Normally I try to underline the idea that history - good or bad - doesn't come out onto the field with teams. History isn't tangible for soccer teams, beyond the physical challenges players make on each other due to past antipathy. Given our poor play over the last few years, it helps to put that stuff out of one's mind. In this case, however, given the slew of bizarre things that have happened - really, Pajoy is a 0.66 goals-per-90 scorer against someone? - I can only assume that we will once again see a very close, difficult game with several goals that boils over at some point and goes to extra time at the very least. It's just what these teams do.

Another thing we can likely expect is a strong team. The Union have always fielded something close to their best team in the Open Cup; facing the Ocean City Nor'easters of the PDL in the previous round, the Union only started one guy that doesn't get much time (midfielder Leo Fernandes) and subbed in familiar faces like Cruz, Michael Farfan, and Antoine Hoppenot. When fans complain about MLS teams not taking the Cup seriously, they have no grounds to bring up Philadelphia.

So what can we expect for a starting eleven? Probably the same exact group we'd see if this were an MLS match:


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The back four, along with goalkeeper Zac MacMath and Carroll, are set unless one of them injures themselves in the warm-up. A Union injury in any of these spots would be a huge problem for them, as they are paper thin after trading Bakary Soumare away. For example, It's entirely possible that Chris Albright - yes, he's still playing - could sub in at center back.

The question marks mostly come down to positional flexibility. Cruz has played the last couple of games on the left flank instead of his preferred right side. Michael Farfan can play any of the three midfield roles ahead of Carroll, while Keon Daniel could suit up in the middle or on the left. Adding to the confusion is the fact that Le Toux could drop back to either wing, which would mean a start for Conor Casey up top in place of whichever midfielder loses his role to Le Toux. And yes, Casey's style of play would just add to the tensions that will already be simmering on the field.

I mentioned before that the Union will come into the game as favorites, but it's not like they're in scintillating form. In fact, they've been kind of all over the place. Up until last weekend's 3-0 win over the Crew, they've been just barely scraping out results against bad teams. They only eked out a pair of 1-0 wins over the Chicago Fire before Soumare and Mike Magee arrived; they needed stoppage time goals to beat the semi-pros at Ocean City and to tie Toronto FC; and they also had to hold on to win 3-2 against us back in April.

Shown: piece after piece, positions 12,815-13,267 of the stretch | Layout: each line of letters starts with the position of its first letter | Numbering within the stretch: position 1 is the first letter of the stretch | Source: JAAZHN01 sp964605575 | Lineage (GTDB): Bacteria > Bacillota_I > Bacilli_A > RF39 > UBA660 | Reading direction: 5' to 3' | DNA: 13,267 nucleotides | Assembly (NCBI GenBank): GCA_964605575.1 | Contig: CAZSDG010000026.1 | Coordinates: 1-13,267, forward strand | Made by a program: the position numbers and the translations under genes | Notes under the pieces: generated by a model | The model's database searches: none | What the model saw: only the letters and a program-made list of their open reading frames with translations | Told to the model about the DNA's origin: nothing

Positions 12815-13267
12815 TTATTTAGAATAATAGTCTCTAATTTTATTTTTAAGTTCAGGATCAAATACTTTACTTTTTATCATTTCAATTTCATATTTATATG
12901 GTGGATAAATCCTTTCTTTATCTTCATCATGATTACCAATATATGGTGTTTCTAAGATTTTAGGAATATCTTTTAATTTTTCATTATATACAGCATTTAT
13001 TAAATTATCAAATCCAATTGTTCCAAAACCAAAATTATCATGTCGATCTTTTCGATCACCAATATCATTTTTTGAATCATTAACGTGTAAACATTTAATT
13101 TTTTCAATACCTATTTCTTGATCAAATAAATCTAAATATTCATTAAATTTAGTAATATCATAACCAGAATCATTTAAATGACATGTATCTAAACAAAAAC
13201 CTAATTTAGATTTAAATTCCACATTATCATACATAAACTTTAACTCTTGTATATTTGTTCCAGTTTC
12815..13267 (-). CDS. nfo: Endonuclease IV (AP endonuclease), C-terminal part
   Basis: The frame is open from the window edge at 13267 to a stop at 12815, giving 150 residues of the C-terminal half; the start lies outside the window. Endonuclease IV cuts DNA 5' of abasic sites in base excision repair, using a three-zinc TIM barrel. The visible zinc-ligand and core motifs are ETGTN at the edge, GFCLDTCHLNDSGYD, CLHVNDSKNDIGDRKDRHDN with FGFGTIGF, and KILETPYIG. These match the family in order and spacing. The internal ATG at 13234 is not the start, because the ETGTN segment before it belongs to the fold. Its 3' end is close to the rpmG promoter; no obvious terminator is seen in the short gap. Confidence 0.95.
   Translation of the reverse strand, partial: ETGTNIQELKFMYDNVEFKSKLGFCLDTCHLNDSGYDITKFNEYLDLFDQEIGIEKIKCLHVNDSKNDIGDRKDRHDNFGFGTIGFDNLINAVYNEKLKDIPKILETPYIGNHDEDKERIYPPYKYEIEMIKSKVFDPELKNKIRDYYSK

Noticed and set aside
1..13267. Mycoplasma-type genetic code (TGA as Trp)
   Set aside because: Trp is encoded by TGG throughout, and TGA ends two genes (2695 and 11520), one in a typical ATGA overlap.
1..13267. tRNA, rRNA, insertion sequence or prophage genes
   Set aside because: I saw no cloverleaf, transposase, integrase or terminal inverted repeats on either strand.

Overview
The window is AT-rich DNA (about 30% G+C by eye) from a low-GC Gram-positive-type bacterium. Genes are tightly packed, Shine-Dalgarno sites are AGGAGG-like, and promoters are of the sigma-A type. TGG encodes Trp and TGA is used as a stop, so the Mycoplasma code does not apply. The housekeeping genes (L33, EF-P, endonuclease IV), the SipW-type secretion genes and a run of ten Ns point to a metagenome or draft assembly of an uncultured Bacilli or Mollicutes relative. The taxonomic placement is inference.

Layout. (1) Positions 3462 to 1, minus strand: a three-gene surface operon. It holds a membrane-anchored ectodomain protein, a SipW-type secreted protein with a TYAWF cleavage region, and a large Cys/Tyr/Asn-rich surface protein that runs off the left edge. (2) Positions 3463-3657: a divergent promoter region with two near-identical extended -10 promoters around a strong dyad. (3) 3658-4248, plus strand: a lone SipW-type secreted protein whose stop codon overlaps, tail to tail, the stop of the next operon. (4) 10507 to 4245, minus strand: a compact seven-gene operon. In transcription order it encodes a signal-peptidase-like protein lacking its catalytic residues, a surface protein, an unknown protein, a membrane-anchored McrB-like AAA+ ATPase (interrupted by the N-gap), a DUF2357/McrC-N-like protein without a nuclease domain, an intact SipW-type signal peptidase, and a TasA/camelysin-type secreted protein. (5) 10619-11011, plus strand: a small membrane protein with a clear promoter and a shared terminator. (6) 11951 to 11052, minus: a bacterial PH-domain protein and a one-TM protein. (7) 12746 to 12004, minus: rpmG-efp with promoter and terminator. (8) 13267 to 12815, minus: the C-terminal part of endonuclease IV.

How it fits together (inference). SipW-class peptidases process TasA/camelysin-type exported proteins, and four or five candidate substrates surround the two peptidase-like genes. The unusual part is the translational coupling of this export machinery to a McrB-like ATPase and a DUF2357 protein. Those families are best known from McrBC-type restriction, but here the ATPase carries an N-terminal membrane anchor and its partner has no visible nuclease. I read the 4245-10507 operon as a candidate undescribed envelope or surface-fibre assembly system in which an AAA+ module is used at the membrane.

On the other hand, MLS's upper class has been killing Philly. The Union's last two games against actual good teams are a 5-3 loss against the Montreal Impact and a 4-1 home beatdown suffered at the hands of the LA Galaxy.

What's the difference? The Impact and the Galaxy are terrific teams on the counterattack (the Impact in particular are a counterattacking team first and foremost), while the stragglers the Union are bagging all their points against all have either slow attacks that lack ideas (United, TFC) or teams that simply play too indirectly for their own good (Chicago). The formula is there: If you can run a good counter on Philly, they can't do much about it.

The main reasons are in the midfield and at the fullback positions. While Carroll is still a reasonable defensive midfielder, he has essentially plateaued for about five straight seasons. MLS has grown enough where a player like Carroll can't be left alone at the base of a midfield, because he's not in the elite class of guys that can be (e.g. Osvaldo Alonso or Kyle Beckerman). He needs some help, and he doesn't really get it from any grouping of Union midfielders that play ahead of him in this 4132.